This book is about Ali from Baghdad who is living in a war zone. He tries to escape from the terrible life by doing his favorite hobbies; playing soccer and writing calligraphy. This book also teaches about the beauty of Arabic calligraphy. It includes a story about Yakut, the most famous calligrapher who lived in Baghdad 800 years ago.
The Librarian of Basra: A True Story from Iraq by Jeanette Winter.
The book is about a brave woman named Alia Muhammad Baker who is a librarian in Basra, Iraq. She believes in the value of books for future generations. During the invasion of Iraq, Alia put herself at risk and saved the library’s books by hiding them in her house and in a neighbor’s store. The library was destroyed and Alia saved 30,000 books. The book shows that everywhere there are good people who want the best for everyone. It is also worthy story about the role women can play in an Islamic country.
Four Feet, Two Sandals by Karen Lynn Williams and Khadre Mohammed tells about the war in Afghanistan.
It is about two girls who share a pair of shoes that the relief workers brought to the refugee camp. This book successfully describes the refugees’ daily lives, waiting on a long line, washing clothes in the river, scrambling to grab anything from the relief workers, and waiting for their names to appear on the list for immigrating to America. Teachers can use this book to explore why refugees want to leave their countries.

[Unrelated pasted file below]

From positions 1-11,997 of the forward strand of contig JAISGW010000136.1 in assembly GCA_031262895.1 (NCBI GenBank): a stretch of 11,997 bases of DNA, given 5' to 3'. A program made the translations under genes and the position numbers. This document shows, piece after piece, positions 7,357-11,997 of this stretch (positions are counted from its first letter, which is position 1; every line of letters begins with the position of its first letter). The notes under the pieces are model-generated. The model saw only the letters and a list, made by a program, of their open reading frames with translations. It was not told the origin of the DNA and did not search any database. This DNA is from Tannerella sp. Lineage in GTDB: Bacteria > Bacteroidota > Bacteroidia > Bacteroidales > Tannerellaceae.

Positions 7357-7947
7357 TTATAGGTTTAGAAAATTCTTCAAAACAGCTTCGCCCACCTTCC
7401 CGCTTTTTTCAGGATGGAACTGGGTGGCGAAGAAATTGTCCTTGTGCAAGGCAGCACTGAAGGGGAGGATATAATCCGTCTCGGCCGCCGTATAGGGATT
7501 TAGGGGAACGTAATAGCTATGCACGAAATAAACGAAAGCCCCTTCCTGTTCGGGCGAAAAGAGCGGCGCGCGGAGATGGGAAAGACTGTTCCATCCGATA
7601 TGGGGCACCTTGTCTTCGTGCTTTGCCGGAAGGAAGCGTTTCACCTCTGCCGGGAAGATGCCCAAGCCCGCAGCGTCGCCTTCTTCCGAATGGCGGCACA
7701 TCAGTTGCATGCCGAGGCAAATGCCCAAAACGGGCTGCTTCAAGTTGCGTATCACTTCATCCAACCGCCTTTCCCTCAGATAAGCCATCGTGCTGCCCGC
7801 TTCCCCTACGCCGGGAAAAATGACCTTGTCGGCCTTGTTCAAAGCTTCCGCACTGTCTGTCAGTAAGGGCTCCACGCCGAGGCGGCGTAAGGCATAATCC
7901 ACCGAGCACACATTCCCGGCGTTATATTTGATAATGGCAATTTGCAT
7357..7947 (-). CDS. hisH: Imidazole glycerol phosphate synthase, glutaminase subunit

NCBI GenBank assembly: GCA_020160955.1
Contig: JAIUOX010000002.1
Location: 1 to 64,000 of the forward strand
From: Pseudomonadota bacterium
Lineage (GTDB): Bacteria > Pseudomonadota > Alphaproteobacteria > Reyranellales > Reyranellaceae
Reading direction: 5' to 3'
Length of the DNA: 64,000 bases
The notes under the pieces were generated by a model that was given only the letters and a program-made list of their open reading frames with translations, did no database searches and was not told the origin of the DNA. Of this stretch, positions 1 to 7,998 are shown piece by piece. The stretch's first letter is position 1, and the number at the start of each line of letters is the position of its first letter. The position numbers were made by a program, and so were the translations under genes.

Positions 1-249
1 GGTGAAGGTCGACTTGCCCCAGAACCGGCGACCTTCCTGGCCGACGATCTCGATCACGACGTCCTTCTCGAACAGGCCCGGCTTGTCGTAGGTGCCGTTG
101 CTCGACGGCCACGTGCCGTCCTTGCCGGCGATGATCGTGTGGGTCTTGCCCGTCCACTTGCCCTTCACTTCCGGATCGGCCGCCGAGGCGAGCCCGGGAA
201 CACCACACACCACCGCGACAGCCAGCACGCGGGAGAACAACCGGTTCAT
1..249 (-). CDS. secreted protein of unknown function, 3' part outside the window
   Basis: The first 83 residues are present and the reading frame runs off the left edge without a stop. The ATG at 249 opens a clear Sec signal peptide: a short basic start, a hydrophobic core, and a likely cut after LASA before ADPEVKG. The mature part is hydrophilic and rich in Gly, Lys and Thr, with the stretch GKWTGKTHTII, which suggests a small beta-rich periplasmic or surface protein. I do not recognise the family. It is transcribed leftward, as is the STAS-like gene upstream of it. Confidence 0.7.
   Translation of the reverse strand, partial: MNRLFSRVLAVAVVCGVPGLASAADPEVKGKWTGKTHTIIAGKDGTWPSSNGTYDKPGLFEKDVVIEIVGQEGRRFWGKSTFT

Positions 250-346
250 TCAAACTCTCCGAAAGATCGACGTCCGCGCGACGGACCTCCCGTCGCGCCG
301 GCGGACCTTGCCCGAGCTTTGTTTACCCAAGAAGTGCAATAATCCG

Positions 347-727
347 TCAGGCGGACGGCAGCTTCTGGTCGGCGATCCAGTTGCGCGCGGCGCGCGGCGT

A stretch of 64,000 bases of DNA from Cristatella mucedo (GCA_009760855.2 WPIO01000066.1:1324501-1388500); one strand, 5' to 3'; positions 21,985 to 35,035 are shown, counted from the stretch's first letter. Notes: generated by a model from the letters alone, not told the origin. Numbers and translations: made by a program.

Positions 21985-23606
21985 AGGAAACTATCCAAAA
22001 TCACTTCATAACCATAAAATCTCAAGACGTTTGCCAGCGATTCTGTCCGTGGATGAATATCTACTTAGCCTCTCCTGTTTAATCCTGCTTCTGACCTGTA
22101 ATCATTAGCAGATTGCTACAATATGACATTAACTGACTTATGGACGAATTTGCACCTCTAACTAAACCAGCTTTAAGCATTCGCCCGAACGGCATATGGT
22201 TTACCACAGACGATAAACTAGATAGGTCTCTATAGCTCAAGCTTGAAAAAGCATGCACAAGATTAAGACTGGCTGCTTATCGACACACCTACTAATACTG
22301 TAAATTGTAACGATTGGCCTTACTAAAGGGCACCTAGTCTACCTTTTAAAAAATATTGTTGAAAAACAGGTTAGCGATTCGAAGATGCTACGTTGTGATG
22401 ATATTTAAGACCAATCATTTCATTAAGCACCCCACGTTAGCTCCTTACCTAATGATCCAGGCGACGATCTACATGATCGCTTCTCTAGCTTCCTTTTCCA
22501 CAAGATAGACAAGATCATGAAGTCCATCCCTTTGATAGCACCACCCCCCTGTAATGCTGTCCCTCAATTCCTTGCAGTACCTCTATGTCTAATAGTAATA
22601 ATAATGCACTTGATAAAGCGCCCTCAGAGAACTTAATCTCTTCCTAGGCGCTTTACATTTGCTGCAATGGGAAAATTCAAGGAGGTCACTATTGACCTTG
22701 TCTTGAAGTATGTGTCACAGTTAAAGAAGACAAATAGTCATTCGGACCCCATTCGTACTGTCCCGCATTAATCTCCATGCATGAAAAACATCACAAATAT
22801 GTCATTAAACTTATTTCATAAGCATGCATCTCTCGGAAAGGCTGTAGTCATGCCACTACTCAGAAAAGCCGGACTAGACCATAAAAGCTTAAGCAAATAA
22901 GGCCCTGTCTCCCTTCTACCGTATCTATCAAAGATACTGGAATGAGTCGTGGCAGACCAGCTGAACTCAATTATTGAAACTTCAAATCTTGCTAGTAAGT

The story in Sami and The Time of Troubles by Judith Heide Gilliland and Ted Lewin takes place in Beirut, Lebanon.
It compares life before and after the war. Peace and happiness are transformed into fear and terror. The story explains how children take major responsibilities, such as working to support their families. The illustrator, Ted Lewin, succeeds in depicting Lebanese’ culture. Some examples include the tradition of sitting on the ground and the type of food they were eating.
The Roses in My Carpets by Rukhsana Khan and Ronald Himler is about a young Afghani refugee who was facing a terrible life under war. It is a good book to get an idea about war from the sense of the people who are experiencing it. It illustrates the Afghani culture and the way people live.
Books about Immigration
Coming to America: A Muslim Family’s Story by Bernard Wolf.
This book describes the immigration experience of an Egyptian family that came to live in New York. The book illustrates how this family has integrated the American society while remaining true to their Muslim beliefs and Egyptian customs.
Sitti’s Secrets by Naomi Shihab Nye; illustrated by Nancy Carpenter.